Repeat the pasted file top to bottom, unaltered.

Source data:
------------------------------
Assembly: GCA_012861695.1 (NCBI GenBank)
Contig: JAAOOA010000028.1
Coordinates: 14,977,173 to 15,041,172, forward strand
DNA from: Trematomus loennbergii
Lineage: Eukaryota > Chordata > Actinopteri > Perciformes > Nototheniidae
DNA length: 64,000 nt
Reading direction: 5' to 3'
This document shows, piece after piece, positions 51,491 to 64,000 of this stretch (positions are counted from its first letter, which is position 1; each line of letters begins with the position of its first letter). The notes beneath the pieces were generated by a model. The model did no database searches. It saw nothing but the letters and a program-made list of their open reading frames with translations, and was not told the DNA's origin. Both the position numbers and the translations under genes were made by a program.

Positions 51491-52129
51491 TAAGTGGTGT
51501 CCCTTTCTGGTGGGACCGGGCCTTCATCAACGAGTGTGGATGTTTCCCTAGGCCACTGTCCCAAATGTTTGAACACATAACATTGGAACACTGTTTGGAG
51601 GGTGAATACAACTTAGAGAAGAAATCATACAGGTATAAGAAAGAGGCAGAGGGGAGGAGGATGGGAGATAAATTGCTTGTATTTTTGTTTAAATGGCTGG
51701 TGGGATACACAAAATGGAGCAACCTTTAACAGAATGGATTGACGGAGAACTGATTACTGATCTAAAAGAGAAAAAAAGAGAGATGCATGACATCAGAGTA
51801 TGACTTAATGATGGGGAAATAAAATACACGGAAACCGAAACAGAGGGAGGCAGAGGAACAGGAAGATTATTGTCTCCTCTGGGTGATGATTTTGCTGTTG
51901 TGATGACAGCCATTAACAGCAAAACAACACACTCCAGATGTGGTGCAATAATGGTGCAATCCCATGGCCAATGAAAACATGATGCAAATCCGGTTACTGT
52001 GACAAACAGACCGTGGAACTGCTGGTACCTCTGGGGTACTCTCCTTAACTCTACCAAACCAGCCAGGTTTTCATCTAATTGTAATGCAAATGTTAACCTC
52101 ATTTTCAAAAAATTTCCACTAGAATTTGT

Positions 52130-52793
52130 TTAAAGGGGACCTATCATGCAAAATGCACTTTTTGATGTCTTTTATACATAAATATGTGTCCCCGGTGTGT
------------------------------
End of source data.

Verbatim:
Assembly: GCA_012861695.1 (NCBI GenBank)
Contig: JAAOOA010000028.1
Coordinates: 14,977,173 to 15,041,172, forward strand
DNA from: Trematomus loennbergii
Lineage: Eukaryota > Chordata > Actinopteri > Perciformes > Nototheniidae
DNA length: 64,000 nt
Reading direction: 5' to 3'
This document shows, piece after piece, positions 51,491 to 64,000 of this stretch (positions are counted from its first letter, which is position 1; each line of letters begins with the position of its first letter). The notes beneath the pieces were generated by a model. The model did no database searches. It saw nothing but the letters and a program-made list of their open reading frames with translations, and was not told the DNA's origin. Both the position numbers and the translations under genes were made by a program.

Positions 51491-52129
51491 TAAGTGGTGT
51501 CCCTTTCTGGTGGGACCGGGCCTTCATCAACGAGTGTGGATGTTTCCCTAGGCCACTGTCCCAAATGTTTGAACACATAACATTGGAACACTGTTTGGAG
51601 GGTGAATACAACTTAGAGAAGAAATCATACAGGTATAAGAAAGAGGCAGAGGGGAGGAGGATGGGAGATAAATTGCTTGTATTTTTGTTTAAATGGCTGG
51701 TGGGATACACAAAATGGAGCAACCTTTAACAGAATGGATTGACGGAGAACTGATTACTGATCTAAAAGAGAAAAAAAGAGAGATGCATGACATCAGAGTA
51801 TGACTTAATGATGGGGAAATAAAATACACGGAAACCGAAACAGAGGGAGGCAGAGGAACAGGAAGATTATTGTCTCCTCTGGGTGATGATTTTGCTGTTG
51901 TGATGACAGCCATTAACAGCAAAACAACACACTCCAGATGTGGTGCAATAATGGTGCAATCCCATGGCCAATGAAAACATGATGCAAATCCGGTTACTGT
52001 GACAAACAGACCGTGGAACTGCTGGTACCTCTGGGGTACTCTCCTTAACTCTACCAAACCAGCCAGGTTTTCATCTAATTGTAATGCAAATGTTAACCTC
52101 ATTTTCAAAAAATTTCCACTAGAATTTGT

Positions 52130-52793
52130 TTAAAGGGGACCTATCATGCAAAATGCACTTTTTGATGTCTTTTATACATAAATATGTGTCCCCGGTGTGT